Have you ever noticed how ambivalent we can be even if we are passionate and have strong opinions or beliefs about so many things? There seems to be an inner restlessness within us that has been growing in recent months and years. Maybe it’s because we thought we had life figured out on some level and were moving along a path we felt pretty certain about and then discovered life was far more unpredictable than we expected it to be.
We knew people who lost a job or had an unexpected diagnosis. We knew there were wars and famines in various places around the world as well as all manner of natural disasters that tore lives, homes, and the earth apart with a destructive force that could not be tamed. We knew there had been economic upheavals and catastrophes in the world in the past and heard grandparents or great grandparents talk about such times. Mentally we knew any of these were possible, but we largely went about our routines feeling safe and staying busy.
We said we liked to get away from our crazy schedules and all the demands on our time and then if we did, we filled it up with the noise of the computers, smartphones, and other devices we brought along with us. Sounds upside down, doesn’t it?
Is it possible we were so busy doing “our” thing that we didn’t stop long enough to see where we are in the story of our lives or recognize it is connected to an even larger story? Perhaps all this time while we were busy doing the next thing and filling up our calendars we forgot to pause and consider more than next month’s calendar.
We had the locked down malaise of the pandemic, but how did we use those days, weeks, and months alone? Often the hours were spent in anxiety and fear as the news kept us living with continuous uncertainty and our usual support systems weren’t available.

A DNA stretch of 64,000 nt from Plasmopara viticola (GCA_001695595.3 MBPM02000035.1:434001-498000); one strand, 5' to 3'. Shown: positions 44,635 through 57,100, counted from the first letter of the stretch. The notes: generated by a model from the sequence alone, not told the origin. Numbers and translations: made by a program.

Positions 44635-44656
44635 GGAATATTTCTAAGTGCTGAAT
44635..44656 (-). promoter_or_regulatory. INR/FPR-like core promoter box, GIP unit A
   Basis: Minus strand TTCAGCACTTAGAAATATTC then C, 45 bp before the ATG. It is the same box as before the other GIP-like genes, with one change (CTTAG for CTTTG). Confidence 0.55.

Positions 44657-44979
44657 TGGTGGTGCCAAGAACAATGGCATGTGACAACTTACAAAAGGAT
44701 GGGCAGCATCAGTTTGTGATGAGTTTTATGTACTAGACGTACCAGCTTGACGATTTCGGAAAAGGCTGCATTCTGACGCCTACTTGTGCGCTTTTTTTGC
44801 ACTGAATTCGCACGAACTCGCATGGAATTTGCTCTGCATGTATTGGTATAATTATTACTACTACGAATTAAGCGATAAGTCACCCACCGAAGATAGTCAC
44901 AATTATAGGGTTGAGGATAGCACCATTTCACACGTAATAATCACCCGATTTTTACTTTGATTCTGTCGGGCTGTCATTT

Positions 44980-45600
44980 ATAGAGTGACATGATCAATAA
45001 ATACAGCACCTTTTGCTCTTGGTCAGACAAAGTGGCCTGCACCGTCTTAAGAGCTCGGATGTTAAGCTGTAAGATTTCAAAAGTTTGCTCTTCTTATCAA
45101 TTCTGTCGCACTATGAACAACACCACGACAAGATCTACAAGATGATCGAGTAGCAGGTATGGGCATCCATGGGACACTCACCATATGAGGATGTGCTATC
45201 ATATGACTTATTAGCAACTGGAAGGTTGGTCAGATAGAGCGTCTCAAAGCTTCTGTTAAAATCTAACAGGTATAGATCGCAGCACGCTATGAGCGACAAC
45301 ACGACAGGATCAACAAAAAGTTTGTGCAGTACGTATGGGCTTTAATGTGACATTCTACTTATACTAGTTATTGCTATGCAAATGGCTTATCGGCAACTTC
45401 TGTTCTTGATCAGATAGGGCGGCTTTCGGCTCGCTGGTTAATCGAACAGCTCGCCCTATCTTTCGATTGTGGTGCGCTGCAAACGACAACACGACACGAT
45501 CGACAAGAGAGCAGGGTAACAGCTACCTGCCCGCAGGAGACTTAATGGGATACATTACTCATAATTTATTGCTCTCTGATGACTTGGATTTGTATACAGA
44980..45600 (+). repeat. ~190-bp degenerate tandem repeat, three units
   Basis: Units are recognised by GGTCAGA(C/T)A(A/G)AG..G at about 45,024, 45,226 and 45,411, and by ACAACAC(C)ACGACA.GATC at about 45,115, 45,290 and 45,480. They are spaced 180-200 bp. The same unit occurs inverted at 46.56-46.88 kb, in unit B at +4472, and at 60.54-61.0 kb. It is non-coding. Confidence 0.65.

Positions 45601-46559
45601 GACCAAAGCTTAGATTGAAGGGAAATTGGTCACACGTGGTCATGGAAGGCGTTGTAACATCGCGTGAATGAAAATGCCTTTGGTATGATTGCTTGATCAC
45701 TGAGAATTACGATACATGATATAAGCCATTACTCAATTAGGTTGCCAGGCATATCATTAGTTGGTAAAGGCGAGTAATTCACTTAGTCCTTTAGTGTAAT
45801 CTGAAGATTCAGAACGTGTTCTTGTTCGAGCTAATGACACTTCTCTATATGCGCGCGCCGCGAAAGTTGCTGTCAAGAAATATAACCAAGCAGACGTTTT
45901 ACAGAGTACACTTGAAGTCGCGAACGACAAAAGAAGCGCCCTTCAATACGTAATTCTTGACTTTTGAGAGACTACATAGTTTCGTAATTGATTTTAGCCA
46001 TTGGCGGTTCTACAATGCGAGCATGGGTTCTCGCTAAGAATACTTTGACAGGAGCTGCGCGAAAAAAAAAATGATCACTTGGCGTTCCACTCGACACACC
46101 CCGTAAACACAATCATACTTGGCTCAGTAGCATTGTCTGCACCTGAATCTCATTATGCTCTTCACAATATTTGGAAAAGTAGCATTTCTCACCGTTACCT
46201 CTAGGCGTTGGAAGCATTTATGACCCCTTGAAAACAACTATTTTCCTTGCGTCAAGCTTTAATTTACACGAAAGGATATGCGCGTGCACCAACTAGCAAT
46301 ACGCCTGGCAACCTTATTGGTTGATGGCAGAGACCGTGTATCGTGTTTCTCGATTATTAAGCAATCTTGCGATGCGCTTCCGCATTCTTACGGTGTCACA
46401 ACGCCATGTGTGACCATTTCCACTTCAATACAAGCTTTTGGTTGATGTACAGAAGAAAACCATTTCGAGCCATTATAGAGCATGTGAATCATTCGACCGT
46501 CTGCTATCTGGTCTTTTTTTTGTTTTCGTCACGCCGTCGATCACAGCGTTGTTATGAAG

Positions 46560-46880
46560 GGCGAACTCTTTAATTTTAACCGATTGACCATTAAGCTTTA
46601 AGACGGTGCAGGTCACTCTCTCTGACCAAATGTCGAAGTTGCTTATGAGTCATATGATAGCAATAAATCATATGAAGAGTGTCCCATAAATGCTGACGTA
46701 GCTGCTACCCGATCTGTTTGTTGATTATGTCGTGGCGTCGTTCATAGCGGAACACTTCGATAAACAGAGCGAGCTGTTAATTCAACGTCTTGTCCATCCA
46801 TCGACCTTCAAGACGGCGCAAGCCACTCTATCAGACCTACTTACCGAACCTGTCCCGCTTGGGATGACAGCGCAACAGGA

“An inner restlessness grows within us when we refuse to get alone and examine our own hearts, including our motives.”Chuck Swindoll
Swindoll’s words get at the challenge we don’t talk about out loud. There is something about being alone and examining our hearts that can terrify us and perhaps that is why solitary confinement in a prison setting is so difficult.
“We can change. People say we can’t, but we do when the stakes or the pain is high enough. And when we do, life can change. It offers more of itself when we agree to give up our busyness.”Anne Lamott
One value of giving up busyness and getting alone to examine our hearts is the discovery of where we are in the larger story and what is influencing us moment by moment and especially what is influencing our spiritual lives. Are we living based on truth or has the world crept in when we weren’t paying attention? Have we forgotten that the Bible has told us time and again that life on the earth would become more and more like we see it now?
Storm clouds are getting darker on the horizon, but if we focus on them without the truth of where this story is taking us, we can get lost and lose hope instead of anticipating what we have been told.
“As our lives begin to pick up debris that accompanies a lot of activities and involvements, we can train ourselves to go right on, to stay active, to be busy in the Lord’s work. Unless we discipline ourselves to pull back, to get alone for the hard work of self-examination in times of solitude, serenity will remain only a distant dream. How busy we can become…and, as a result, how empty! We mouth words, but they mean nothing. We find ourselves trafficking in unlived truths. We fake spirituality.”Chuck Swindoll
Yes, there have been difficult times before, but if we are awake difficulties of all kinds are coming faster and lasting longer than at any time in history. When the disciples of Christ were walking with Him, we saw that over and over again He called them aside to rest and take in the truth and hope of what God could give. I think He would have us not forget to take such time now in ways that we may not have done when we were isolated during the height of the pandemic when it first began. If we would do that, I think we would find an oasis amid the restlessness that would restore our soul.
It’s time to be sober-minded while overflowing with hope and grounded in assurance Christ wants to give us if we will only pull aside and listen.
“How easy to fall prey to meaningless talk, cliche’ ridden responses, and mindless activities! It was never meant to be that way, but, more often than not, that’s the way it is. To break the habit solitude is required. The hard work of self-examination on a recurring basis is absolutely essential.”Chuck Swindoll
It’s time to be awake, aware, and alert. This is not the time for ambivalence. Solitude can push back the lies the enemy of our souls would have us believe and help strike a dagger into the devices he uses too effectively to create fear. You see the signs of the times and so does the enemy. He’s desperate, but if we are in Christ we need not be.